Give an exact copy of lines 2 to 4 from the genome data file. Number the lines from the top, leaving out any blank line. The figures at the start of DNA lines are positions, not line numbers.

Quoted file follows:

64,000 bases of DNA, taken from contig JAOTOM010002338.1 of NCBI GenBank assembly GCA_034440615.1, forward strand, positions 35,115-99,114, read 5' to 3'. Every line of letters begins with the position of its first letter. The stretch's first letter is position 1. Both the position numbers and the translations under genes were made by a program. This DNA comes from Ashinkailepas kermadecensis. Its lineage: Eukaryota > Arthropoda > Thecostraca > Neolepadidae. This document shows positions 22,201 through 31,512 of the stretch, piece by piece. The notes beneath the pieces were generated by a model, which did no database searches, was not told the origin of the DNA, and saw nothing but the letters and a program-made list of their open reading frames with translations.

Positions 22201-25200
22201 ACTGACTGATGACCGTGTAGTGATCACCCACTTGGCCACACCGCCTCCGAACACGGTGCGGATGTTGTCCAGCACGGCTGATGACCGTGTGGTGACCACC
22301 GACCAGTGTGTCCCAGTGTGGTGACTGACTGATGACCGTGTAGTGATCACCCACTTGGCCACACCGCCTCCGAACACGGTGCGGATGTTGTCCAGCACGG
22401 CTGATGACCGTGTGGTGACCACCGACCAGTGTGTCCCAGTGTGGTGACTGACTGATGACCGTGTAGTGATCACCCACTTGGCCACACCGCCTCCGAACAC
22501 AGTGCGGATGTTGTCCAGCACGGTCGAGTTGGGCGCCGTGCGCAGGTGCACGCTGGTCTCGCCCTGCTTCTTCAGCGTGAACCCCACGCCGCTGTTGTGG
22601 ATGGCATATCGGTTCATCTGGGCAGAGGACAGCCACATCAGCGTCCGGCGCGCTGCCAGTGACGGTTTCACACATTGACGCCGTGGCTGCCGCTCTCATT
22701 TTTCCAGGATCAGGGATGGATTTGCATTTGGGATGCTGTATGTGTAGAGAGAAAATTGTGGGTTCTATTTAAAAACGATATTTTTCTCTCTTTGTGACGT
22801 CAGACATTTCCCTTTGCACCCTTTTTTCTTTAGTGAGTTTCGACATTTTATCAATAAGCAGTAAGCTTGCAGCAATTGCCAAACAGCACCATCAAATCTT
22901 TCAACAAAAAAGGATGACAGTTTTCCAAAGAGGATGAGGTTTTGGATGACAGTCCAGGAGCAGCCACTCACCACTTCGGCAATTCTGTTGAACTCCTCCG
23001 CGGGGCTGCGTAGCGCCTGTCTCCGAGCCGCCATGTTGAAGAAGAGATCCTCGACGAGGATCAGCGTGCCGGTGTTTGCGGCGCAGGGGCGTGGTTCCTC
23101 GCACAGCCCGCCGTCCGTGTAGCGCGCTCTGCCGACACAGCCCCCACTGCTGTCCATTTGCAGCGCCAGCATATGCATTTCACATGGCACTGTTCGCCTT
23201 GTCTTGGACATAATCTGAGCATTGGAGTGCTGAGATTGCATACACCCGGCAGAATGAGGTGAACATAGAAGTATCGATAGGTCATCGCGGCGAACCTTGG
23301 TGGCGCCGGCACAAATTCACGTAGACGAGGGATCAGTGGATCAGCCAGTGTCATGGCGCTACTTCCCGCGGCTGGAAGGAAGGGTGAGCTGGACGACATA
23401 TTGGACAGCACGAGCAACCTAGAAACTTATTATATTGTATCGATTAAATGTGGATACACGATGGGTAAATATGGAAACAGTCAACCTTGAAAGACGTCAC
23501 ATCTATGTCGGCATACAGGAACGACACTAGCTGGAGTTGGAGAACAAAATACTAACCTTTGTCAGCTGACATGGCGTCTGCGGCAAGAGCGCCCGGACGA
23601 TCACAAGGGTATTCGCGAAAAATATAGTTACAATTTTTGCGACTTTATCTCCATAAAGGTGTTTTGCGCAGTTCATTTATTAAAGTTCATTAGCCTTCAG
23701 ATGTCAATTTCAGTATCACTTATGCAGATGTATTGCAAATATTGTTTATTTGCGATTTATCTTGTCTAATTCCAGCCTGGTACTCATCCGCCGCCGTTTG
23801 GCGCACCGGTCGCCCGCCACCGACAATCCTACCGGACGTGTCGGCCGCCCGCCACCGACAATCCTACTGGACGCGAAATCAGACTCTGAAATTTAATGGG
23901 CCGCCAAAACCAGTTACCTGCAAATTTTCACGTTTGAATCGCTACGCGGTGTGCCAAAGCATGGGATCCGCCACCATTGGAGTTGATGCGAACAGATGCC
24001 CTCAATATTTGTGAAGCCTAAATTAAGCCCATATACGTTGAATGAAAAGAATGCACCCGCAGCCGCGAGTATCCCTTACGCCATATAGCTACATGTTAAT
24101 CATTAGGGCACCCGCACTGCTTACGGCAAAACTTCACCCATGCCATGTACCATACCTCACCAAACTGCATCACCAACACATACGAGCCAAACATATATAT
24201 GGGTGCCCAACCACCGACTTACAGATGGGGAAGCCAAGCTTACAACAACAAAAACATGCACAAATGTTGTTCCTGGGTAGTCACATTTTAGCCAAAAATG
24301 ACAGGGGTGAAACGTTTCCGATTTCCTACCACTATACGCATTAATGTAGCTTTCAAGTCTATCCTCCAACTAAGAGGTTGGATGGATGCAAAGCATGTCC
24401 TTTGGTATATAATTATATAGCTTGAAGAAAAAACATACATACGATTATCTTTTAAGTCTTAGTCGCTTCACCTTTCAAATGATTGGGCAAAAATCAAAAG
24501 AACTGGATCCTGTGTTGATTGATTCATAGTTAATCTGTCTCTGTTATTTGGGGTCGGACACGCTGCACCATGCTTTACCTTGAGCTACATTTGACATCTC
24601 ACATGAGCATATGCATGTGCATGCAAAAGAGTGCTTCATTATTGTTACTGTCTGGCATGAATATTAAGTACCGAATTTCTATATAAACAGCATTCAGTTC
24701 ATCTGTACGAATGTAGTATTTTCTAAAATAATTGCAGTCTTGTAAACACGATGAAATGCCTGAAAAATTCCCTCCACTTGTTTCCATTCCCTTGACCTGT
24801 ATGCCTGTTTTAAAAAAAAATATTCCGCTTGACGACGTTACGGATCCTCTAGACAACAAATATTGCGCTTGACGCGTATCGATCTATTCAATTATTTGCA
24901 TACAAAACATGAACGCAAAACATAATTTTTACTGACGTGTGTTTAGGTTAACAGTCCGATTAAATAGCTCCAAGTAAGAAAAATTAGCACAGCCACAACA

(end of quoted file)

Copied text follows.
Positions 22201-25200
22201 ACTGACTGATGACCGTGTAGTGATCACCCACTTGGCCACACCGCCTCCGAACACGGTGCGGATGTTGTCCAGCACGGCTGATGACCGTGTGGTGACCACC
22301 GACCAGTGTGTCCCAGTGTGGTGACTGACTGATGACCGTGTAGTGATCACCCACTTGGCCACACCGCCTCCGAACACGGTGCGGATGTTGTCCAGCACGG